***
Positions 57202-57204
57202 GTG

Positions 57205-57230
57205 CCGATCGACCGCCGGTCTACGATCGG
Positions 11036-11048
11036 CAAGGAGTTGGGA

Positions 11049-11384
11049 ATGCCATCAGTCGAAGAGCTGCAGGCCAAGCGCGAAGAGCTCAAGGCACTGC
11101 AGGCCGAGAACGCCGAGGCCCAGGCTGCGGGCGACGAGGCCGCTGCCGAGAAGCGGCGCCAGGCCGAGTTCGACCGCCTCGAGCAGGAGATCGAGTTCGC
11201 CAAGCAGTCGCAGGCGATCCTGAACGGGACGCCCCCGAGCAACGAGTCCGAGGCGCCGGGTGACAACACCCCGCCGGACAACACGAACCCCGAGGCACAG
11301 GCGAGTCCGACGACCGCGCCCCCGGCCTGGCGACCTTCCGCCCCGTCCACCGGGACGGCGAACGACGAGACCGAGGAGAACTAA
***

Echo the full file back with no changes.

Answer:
Positions 57202-57204
57202 GTG

Positions 57205-57230
57205 CCGATCGACCGCCGGTCTACGATCGG
Positions 11036-11048
11036 CAAGGAGTTGGGA

Positions 11049-11384
11049 ATGCCATCAGTCGAAGAGCTGCAGGCCAAGCGCGAAGAGCTCAAGGCACTGC
11101 AGGCCGAGAACGCCGAGGCCCAGGCTGCGGGCGACGAGGCCGCTGCCGAGAAGCGGCGCCAGGCCGAGTTCGACCGCCTCGAGCAGGAGATCGAGTTCGC
11201 CAAGCAGTCGCAGGCGATCCTGAACGGGACGCCCCCGAGCAACGAGTCCGAGGCGCCGGGTGACAACACCCCGCCGGACAACACGAACCCCGAGGCACAG
11301 GCGAGTCCGACGACCGCGCCCCCGGCCTGGCGACCTTCCGCCCCGTCCACCGGGACGGCGAACGACGAGACCGAGGAGAACTAA